Cleft lip; Palate; Rating scale; Secondary deformities; Cheiloplasty
To retrospectively analyze all patients who were diagnosed with Osteomyelitis of jaws in our unit.
31 patients with Osteomyelitis of jaws were analyzed retrospectively from 2002 to 2008 at the Department of Oral & Maxillofacial Surgery, S.D.M College of dental sciences and hospital, Dharwad, India. Parameters considered were age, gender, jaws involved, clinical features, surgical management & complications.
Of the 31 patients, maxilla was involved in 16 patients and mandible was involved in the remaining 15. 11 out of the 16 patients with maxillary osteomyelitis were immuno-compromised. The predominant etiology noted was odontogenic infection. With the treatment protocol we have adopted, all our patients showed satisfactory resolution of the condition by 6 weeks.
Incidence of maxillary osteomyelitis & their association with diabetes mellitus was higher in our series compared to others. The cause for this high incidence was analyzed in our study. Based on our results we conclude that a conservative surgical method with an attempt to preserve vital bone and an appropriate antibiotic therapy with the correction of the underlying medical problems is adequate to treat Osteomyelitis of jaws.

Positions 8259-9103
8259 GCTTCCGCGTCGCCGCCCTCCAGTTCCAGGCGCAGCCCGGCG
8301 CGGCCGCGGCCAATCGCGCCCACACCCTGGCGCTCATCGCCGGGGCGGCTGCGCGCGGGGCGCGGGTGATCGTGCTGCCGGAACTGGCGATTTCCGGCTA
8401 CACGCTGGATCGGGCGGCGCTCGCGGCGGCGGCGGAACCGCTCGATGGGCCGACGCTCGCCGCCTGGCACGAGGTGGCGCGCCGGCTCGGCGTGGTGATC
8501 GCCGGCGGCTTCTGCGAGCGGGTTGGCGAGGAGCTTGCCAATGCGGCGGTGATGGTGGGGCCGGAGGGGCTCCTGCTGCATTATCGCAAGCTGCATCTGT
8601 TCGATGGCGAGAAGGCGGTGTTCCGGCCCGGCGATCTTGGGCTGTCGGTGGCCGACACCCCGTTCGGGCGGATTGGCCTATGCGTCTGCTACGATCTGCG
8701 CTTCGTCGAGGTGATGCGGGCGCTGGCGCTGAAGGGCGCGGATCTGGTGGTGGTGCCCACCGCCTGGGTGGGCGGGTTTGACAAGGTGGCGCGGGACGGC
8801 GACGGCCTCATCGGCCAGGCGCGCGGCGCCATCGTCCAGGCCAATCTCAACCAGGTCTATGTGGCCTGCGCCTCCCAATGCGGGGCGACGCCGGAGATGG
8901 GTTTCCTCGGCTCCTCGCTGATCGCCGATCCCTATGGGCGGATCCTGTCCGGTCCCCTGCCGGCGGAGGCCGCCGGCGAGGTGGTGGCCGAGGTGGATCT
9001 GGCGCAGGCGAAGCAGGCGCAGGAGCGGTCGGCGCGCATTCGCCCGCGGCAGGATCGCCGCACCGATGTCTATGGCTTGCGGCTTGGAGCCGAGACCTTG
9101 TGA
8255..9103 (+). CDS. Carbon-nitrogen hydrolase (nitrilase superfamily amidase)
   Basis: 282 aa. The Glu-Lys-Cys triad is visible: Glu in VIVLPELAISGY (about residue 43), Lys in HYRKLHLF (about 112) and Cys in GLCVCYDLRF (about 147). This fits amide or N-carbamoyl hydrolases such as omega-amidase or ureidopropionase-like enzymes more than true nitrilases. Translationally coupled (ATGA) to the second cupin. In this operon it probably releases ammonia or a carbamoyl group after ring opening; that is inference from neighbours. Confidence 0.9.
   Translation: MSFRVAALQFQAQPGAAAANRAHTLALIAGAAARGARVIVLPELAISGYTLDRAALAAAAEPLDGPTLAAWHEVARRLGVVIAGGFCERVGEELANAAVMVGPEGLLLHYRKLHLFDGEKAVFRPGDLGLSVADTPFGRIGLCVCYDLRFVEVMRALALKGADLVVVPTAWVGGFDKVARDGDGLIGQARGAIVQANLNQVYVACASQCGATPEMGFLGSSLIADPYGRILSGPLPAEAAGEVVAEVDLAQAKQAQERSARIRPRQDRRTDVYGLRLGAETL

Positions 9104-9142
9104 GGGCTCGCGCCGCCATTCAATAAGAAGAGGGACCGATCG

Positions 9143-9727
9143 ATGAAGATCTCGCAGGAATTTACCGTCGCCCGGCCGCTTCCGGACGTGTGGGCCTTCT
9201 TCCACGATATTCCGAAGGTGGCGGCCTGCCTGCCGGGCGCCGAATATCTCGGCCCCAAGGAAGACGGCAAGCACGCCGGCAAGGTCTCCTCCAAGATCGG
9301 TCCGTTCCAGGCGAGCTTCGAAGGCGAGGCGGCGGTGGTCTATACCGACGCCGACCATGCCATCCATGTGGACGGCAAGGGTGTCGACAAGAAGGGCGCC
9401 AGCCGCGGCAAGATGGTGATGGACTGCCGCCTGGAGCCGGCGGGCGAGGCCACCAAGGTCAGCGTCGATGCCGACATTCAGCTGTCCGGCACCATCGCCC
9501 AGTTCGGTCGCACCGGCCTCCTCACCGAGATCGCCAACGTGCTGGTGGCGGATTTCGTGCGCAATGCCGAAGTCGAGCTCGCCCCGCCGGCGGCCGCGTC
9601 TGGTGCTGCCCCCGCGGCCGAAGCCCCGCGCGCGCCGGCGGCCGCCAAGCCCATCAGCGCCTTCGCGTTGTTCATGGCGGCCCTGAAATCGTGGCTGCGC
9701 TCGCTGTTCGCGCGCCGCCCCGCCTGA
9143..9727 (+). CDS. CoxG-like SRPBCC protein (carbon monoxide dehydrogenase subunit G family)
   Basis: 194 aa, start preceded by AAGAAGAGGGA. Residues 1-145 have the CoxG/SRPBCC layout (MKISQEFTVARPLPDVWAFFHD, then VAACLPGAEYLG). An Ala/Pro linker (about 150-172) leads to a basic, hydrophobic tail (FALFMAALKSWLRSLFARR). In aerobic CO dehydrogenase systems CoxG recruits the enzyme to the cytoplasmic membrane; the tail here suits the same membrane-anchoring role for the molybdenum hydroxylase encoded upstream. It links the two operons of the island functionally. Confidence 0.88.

Osteomyelitis; Maxilla; Mandible; Diabetes mellitus
Osteopetrosis (OP) is a rare congenital disorder (present at birth) in which the bones become over dense. This results from an imbalance between the formation of bone and the resorption of the bone. Thickening of the bones which become abnormally dense due to an inherited defect in bone resorption, the process in which old bone is broken down and removed so that new bone can be added to the skeleton. Osteoclasts are the cells responsible for bone resorption. In osteopetrosis the osteoclasts do not perform normally. This flaw in bone resorption results in bones that are abnormally dense, yet are fragile and easily broken. Osteopetrosis is also known as Albers–Schonberg disease, generalized congenital osteosclerosis, ivory bones, marble bones, osteosclerosis fragilis generalisata. In this article, we have described about the diagnosis and medical and surgical management of osteopetrosis reported case to our hospital.